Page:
Time Sq. bomb brings US North Waziristan action closer
The delay in bringing Faisal Shahzad before a federal judge is only one of the anomalies, or mysteries, surrounding this Pakistani American a week after his failed attempt to blow up Time Square with a bomb car, and five days after he was charged with five criminal counts, including attempting to use a weapon of mass destruction.
Since being hauled off a Dubai-bound airliner two days later, law enforcement officials say he is cooperating fully with the investigation. But this does not appear to be the case. New York Police chief Ray Kelly remarked: "In these types of situations, you let the information flow, so to speak" – which sounds as though hard information is coming slowly, if at all. Every scrap the suspect may let drop must be tested, cross-checked and fitted into the wider picture, a painstaking process that would necessarily delay Shahzad's arraignment in court.
Friday, May 7, anonymous US security sources disclosed that a money courier was sought who may have funneled cash to the suspect, apparent confirmation that a network was suspected as having plotted the bungled attack, rather than Shahzad operating solo. That courier may also have relayed funds, instructions or explosives for more attacks in America.
Friday, too, an FBI team arrived in Islamabad in pursuit of background information on the suspected bomber – a routine channel of inquiry, were it not accompanied by exceptionally sharp language from US Secretary of State Hillary Clinton. "We've made it very clear that if – heaven forbid – an attack like this that we can trace back to Pakistan were to have been successful, there would be very severe consequences," she said.
She did not elaborate, but debkafile's military sources say that one such consequence might well be the extension of ongoing US-led operations in South Afghanistan to the Pakistani tribal region of North Waziristan, home to extensive Taliban and al Qaeda frontline command posts.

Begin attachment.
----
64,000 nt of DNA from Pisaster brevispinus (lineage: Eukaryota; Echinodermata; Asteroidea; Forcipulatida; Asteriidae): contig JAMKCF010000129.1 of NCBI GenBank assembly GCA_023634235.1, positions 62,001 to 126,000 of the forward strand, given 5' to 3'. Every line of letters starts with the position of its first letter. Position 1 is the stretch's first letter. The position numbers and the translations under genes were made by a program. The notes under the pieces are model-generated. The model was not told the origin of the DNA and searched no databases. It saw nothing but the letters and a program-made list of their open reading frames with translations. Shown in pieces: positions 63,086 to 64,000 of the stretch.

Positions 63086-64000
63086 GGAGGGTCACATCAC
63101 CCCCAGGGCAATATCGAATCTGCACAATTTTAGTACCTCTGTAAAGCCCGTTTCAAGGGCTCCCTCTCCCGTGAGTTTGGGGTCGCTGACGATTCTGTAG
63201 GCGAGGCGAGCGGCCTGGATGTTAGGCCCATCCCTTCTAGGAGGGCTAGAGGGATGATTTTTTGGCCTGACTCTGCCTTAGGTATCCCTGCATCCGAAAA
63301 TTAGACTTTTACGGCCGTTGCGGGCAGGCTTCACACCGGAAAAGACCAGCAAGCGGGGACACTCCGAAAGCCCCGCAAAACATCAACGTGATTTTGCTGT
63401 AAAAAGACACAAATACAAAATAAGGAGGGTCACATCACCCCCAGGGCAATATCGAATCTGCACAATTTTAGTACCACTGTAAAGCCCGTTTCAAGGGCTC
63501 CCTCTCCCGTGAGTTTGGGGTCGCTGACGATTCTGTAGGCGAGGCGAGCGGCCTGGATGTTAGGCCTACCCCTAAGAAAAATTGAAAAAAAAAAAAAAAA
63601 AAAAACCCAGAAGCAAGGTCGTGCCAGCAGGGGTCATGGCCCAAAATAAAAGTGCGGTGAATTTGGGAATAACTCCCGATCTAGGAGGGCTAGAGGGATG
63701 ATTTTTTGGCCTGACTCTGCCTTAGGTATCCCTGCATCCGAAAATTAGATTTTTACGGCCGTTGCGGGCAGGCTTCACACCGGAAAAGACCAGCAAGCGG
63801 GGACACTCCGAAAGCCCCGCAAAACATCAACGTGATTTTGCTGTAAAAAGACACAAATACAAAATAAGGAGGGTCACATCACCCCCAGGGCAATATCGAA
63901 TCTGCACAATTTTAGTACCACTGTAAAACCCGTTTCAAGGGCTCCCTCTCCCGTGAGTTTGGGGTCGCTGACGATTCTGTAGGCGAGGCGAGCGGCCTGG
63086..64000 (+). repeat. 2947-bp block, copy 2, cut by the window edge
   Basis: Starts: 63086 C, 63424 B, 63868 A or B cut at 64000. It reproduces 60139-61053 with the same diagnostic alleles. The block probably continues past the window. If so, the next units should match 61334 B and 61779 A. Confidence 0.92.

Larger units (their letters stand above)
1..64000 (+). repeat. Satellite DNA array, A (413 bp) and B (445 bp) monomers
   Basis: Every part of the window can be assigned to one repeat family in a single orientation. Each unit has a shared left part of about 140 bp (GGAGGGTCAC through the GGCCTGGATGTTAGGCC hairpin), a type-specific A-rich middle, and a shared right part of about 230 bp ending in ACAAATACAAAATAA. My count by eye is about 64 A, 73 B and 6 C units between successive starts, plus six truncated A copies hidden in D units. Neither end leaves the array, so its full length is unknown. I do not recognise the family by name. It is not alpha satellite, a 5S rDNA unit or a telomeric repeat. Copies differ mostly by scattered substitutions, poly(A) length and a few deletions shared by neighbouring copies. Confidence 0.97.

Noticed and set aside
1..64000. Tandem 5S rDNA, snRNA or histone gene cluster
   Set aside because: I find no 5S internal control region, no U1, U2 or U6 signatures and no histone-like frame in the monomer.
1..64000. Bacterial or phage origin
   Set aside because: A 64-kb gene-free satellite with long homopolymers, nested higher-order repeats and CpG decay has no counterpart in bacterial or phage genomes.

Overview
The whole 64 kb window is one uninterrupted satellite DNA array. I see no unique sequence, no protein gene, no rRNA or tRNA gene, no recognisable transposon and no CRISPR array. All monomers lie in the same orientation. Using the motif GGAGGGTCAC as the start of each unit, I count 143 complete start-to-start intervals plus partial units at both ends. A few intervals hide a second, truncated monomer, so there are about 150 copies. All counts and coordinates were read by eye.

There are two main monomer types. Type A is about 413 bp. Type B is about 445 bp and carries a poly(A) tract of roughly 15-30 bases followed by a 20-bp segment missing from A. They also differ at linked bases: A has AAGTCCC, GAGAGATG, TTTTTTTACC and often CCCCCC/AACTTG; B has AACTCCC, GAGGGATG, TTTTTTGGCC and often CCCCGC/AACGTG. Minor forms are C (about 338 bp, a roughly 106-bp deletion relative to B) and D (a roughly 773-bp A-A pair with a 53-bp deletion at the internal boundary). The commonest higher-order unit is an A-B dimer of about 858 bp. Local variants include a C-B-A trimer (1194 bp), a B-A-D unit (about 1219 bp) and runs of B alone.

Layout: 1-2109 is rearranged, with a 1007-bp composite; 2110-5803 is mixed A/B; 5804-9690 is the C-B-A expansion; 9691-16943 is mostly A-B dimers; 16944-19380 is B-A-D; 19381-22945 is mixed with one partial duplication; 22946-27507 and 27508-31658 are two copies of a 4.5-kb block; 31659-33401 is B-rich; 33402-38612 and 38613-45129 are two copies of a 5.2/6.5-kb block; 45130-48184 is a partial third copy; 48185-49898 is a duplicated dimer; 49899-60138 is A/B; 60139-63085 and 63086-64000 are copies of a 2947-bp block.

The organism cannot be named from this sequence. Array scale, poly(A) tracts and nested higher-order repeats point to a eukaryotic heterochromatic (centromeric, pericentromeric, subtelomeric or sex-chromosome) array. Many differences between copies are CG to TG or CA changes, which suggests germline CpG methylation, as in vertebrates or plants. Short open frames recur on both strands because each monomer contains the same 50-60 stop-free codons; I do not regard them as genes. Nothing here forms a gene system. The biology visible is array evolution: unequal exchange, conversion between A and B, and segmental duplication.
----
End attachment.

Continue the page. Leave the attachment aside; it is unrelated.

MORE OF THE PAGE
That is also where Shahzad told his New York interrogators he had received bomb-making training.
Islamabad has so far resisted Washington's demands to open up a warfront in North Waziristan and is strongly opposed to US special operations forces crossing into that lawless territory. So sensitive is this region that American units going in might even find themselves in collision with Pakistani troops.
In any case, the US-led offensive against the key southern Afghan town of Kandahar, scheduled for June, might have to be postponed or called off. This would require a reassessment of the new surge strategy for the Afghan War President Barack Obama approved last December.
A number of anonymously-leaked disclosures by government sources in Washington suggest that this review is already afoot.
Saturday, the Los Angeles Times revealed that Faisal Shahzad's father, Bahar Ul Haz, a retired air vice marshal living in comfortable circumstances in Peshawar as befits his high rank, was acquainted with the late Pakistani Taliban leader, Baitullah Mehsud.
Shahzad himself was reported to have been in Waziristan on Jan. 10, 2010, when Baitullah's son and successor Hakibullah Mehsud survived a US CIA drone attack.
This naturalized American citizen with a home in Bridgeport, Connecticut, may have been selected then by Taliban to avenge the attempt on its leader's life by striking at Time Square, New York's bustling heart.
The episode is quickly developing long offshoots, one leading into Pakistan, the other into a US city or cities, objects of Talban threats in several Internet bulletins.
Because their investigation of the American-Pakistani suspect has so far not produced tangible results, American counter-terror authorities are unusually edgy and ready to leap into action for almost 600 calls since the attempted car bombing last week.
The latest false alarm, Friday, closed Time Square briefly and brought the NYPD bomb squad dashing to the scene after a "white cooler" was reported abandoned near the corner where Shahzad parked his bomb-rigged Nissan Pathfinder six days earlier. The suspicious object turned out to be the empty bottles and plastic bag from someone's lunch.
A Times Square street vendor remarked: "I think they're testing us, whoever is doing this. They're playing chess with us right now, but they ain't gonna win.